It’s good to see a company stick with a technology and OKI has pioneered its high-intensity LED printing for the best part of 20 years. It now calls it digital LED, but of course it has always been a digital technology. It enables more compact printers than those using laser engines, as the LED engine is little more than a strip of lights.
The B2200 looks like a really compact personal, mono printer, about the size of a large bread loaf, until you slot in the paper tray at the back. This virtually doubles the printer’s depth, though, since the tray is well off the desk, you could still have something sitting behind the printer, so as not to waste space.
The paper path of this novel design is a little different from most. Although paper feeds normally from the rear tray, it turns through 180 degrees and feeds back onto the tray’s cover, which has a pull-out support at the back, to hold the printed pages. There’s a single-sheet feed slot at the front of the machine, so you can print special media and envelopes.
A column of four indicators down the right-hand side of the front panel show power, online, paper jams and other errors, and there are two buttons for power and online status. This is essentially a simple machine, though, with a single USB connection and nearly all control vested in the printer driver.
The internal print mechanism is pretty straightforward and the toner cartridge piggybacks on a small drum unit to produce a neat print engine. You have to push it quite firmly into position, which is a little unusual, but once this is done, the printer is very low maintenance.
The B2200 is a GDI device, meaning it uses Windows print software, rather than a PCL or Postscript printer language. The only practical difference this could make is to the speed of print, since the rasterisation of each page is handled by the PC, rather than a processor in the printer. A slow PC could produce slower prints – though not in this case.
The driver offers to print two or four pages per sheet and to add a watermark to pages and you can manually adjust the photo image for brightness and contrast. There’s also a Template Manager, complete with a set of predefined templates which can be applied to pages. These cover standard business documents, such as posters and flyers, but also some less obvious ones, including menu cards, loyalty vouchers and beer mats.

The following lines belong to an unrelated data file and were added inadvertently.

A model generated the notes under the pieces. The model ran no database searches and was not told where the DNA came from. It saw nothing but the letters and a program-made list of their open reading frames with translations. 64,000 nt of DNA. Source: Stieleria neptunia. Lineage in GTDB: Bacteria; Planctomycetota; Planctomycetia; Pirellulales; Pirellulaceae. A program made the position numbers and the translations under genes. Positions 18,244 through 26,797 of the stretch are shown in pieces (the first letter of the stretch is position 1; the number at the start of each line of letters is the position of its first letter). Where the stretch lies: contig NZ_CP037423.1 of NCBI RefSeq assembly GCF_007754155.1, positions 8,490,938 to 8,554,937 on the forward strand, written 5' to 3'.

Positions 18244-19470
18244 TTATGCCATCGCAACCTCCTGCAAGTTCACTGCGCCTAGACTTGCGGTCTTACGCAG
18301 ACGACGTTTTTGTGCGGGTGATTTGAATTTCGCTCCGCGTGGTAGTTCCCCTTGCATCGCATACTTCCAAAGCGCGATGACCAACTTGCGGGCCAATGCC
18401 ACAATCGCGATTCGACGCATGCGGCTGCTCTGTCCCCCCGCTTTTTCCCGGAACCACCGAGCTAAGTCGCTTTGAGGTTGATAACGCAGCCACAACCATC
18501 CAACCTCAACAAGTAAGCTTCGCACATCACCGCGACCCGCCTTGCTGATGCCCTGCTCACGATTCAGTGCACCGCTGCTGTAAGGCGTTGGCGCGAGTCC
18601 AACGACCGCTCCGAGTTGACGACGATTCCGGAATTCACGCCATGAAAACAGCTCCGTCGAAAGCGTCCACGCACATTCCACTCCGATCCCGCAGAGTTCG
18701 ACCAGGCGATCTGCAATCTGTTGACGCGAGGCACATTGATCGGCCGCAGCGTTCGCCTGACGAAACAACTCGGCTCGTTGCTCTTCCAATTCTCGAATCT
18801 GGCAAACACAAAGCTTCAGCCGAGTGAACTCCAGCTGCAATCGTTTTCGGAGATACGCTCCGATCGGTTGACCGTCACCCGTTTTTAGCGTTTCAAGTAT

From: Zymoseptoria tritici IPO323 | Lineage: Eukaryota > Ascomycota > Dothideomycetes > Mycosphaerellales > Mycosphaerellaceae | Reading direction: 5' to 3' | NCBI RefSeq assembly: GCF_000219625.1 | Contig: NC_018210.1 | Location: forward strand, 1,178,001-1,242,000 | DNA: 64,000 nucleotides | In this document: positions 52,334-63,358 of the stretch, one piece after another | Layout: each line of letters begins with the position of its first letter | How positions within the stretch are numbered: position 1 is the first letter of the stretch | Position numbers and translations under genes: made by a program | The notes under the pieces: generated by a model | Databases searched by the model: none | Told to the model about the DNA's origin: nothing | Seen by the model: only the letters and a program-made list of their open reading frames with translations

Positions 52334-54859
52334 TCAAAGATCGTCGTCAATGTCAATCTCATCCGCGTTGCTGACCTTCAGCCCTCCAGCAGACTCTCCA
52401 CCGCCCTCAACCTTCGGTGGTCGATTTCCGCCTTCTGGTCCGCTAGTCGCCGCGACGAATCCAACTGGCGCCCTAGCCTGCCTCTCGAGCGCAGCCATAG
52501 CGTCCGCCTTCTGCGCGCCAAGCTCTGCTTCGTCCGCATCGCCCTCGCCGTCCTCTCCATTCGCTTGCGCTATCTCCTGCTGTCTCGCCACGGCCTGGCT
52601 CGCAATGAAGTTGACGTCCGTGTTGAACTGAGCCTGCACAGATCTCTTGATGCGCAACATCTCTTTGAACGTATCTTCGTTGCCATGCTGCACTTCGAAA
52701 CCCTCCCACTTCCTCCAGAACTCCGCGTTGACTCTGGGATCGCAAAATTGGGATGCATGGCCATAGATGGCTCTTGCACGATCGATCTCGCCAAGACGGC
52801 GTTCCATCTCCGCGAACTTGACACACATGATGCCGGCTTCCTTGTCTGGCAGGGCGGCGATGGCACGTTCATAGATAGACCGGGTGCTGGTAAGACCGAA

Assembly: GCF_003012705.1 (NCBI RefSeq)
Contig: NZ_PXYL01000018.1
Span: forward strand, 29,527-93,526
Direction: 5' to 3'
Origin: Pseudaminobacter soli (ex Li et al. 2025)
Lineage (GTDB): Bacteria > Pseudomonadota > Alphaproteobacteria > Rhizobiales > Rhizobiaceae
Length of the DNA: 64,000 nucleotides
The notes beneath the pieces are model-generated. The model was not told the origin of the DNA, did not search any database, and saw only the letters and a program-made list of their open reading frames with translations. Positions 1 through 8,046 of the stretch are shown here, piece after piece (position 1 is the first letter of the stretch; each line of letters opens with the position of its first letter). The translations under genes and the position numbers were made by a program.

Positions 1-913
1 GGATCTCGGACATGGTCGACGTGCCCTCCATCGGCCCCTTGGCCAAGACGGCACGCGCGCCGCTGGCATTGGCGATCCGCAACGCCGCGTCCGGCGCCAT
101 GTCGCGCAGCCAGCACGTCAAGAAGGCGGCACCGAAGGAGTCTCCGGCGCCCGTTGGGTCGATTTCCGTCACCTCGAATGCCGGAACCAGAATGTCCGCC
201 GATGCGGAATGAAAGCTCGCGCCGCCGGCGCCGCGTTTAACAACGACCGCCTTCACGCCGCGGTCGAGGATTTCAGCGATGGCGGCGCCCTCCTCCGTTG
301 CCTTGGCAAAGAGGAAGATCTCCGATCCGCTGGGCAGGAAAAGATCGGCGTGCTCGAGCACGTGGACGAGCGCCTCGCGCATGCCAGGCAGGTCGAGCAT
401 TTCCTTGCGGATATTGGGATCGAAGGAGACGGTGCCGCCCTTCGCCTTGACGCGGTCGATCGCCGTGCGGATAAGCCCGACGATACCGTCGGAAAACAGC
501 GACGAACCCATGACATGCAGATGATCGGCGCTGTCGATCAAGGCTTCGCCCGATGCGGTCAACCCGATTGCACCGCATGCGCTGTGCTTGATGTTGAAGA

OKI claims up to 20ppm for this little machine, but we only saw half this, at a maximum of just over 11.1ppm for our text and graphics print. Unusually, this test print was slightly quicker than the straight, five-page, black text test piece, at 10.3ppm, which shows the time the software rasterization takes.
The text print uses five separate pages, while the text and graphics page prints five copies of the same file, so only one page is rasterised. Our final test, the 15 x 10cm photo print, took just 17 seconds. All these speeds are very respectable for a personal printer.
Printed output from the B2200 is good in parts. Text print is crisp and dark, with even small font sizes reproduced accurately and with no blurring. Business graphics are also reasonably good, though you can see the 600dpi dot pattern in areas of greyscale shading.
This is, strangely, less noticeable in photographic prints and the fine resolution of 600 x 1200dpi does a fair job, though there is still visible banding across the image. Mono laser printers never excel at printing photo images, so you wouldn’t want to use them for publicity materials. The B2200 would be fine for giving an indication of the placement of photos in a document, though.
There are two consumables to consider with the B2200, though the drum only needs replacing after 15,000 pages, so for some customers it may last the service life of the printer. The toner will need replacing after 2000 pages, though, so working out the costs of both parts gives a print cost per page, including 0.7p for paper, of 2.41p.
This is a bit on the high side, compared with personal laser printers we’ve tested recently. The Samsung ML-3050, for example, came out at 1.66p. If you can buy toner and drum cheaper than we could find them, of course, the page cost drops.
Even with the paper tray sticking out the back, this is a neat little personal printer. It’s easy to set up and use, requires little maintenance and produces high-quality, black text print. Graphic and photographic output is not quite so good and running costs are a little higher than the norm. Overall, you should compare it with other printers in the same price bracket before making a final decision on the best machine for your needs.